Albright opts for the `wisest course'

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THE US Secretary of State, Madeleine Albright, went before Congress for the second day running yesterday to try to subdue vocal opposition to the UN Secretary-General's agreement with Iraq. The agreement is being condemned as a sell-out by a forceful coalition made up of Republicans congressmen, former foreign policy practitioners, academics and former UN arms inspectors.

The opposition has been led in Congress by the Republican majority leader in the Senate, Trent Lott, who questioned President Bill Clinton's apparent trust in Kofi Annan, and condemned the agreement as a victory for the Iraqi leader, Saddam Hussein.

"I cannot understand why the Clinton Administration would place trust in someone devoted to building a `human relationship' with a mass murderer," he said.

"After years of denying that Saddam Hussein had any right to determine the scope of inspections or the make-up of inspection teams this agreement codifies his ability to do both."

Mrs Albright made three appearances in 24 hours to defend the agreement. On Wednesday, she prefaced her congressional testimony on Nato expansion with a statement on the Iraq agreement. Later in the afternoon, after Mr Lott's outburst, she held a press conference to contest his remarks:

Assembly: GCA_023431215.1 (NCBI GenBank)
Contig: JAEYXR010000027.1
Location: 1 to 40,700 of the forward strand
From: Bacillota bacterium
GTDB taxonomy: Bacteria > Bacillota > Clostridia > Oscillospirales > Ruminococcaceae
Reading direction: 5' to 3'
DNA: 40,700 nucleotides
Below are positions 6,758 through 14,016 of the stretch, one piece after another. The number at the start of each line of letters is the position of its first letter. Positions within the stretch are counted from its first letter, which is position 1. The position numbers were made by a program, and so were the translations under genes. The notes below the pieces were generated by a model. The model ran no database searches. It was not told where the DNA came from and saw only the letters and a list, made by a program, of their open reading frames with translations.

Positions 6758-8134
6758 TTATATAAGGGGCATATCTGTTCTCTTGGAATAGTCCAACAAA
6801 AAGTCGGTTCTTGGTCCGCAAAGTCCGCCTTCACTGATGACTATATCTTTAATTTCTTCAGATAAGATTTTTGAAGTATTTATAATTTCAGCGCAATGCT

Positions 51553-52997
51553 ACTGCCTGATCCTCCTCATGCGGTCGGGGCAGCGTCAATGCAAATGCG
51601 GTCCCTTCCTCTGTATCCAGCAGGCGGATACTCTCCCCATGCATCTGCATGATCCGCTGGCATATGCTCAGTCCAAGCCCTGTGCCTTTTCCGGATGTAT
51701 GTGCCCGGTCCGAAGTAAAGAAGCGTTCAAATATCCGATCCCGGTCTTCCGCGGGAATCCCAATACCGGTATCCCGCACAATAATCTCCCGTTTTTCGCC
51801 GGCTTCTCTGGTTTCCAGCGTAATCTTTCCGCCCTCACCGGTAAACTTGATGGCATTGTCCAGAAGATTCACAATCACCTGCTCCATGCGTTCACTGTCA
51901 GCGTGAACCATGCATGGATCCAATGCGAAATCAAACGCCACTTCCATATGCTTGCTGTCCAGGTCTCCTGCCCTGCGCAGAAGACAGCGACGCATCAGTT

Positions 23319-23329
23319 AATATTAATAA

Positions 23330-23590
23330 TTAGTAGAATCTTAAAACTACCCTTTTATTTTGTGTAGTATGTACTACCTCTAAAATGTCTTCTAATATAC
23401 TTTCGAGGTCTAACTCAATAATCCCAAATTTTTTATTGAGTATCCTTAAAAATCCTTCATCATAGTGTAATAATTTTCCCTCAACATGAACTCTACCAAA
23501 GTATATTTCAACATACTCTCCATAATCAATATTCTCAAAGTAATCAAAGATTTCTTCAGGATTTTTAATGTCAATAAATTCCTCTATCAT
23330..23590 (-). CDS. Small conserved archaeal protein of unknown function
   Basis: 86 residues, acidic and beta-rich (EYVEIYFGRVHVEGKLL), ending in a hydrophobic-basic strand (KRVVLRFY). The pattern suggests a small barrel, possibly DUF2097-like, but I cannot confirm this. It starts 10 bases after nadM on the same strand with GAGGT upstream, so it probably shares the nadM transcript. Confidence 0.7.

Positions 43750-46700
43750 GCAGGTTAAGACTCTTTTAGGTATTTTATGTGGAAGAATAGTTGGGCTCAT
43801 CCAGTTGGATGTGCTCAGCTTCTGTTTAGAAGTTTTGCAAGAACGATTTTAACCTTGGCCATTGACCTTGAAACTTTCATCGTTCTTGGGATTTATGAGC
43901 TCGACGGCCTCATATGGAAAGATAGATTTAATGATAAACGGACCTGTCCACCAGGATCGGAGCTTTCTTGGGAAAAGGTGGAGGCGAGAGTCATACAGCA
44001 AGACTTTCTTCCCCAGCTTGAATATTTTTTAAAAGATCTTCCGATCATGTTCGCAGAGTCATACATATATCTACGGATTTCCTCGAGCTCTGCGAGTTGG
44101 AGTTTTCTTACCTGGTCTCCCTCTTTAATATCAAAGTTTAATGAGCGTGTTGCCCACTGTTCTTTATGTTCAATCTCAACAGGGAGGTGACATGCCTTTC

"Some in Congress, say `reject it'. We believe the wisest course is to test it," she said. Now was not the time to bash the United Nations and she insisted: "We retain the authority, the responsibility, the means and the will to use military force if that is required."

Yesterday she made a further appearance in Congress to press her case. Additional support came from New York, where the arms inspection chief, Richard Butler, called a press conference to argue that the inspection regime had been strengthened by the addition of another layer of diplomatic authority.

Among the most influential lobbyists in Washington, however, was a former UN weapons inspector, David Kay, whose experience appears to give him a unique authority to speak out.

Combining a sense of personal mission to expose what he believes is Iraq's continuing weapons programme, and a resentment of Mr Annan's references to "cowboy" behaviour by some inspection teams, Mr Kay has run the gamut of television talk shows denigrate the deal.

It was unclear, however, what real impact could be exerted by opponents of the agreement. US public opinion was increasingly opposed to a new Gulf War and, according to recent polls, is 60 per cent in favour of the agreement. As a UN deal, the terms do not require Congressional approval. Even some opponents, like former Under-Secretary of State, Paul Wolfowitz, say: "a bad agreement is better than a bad war."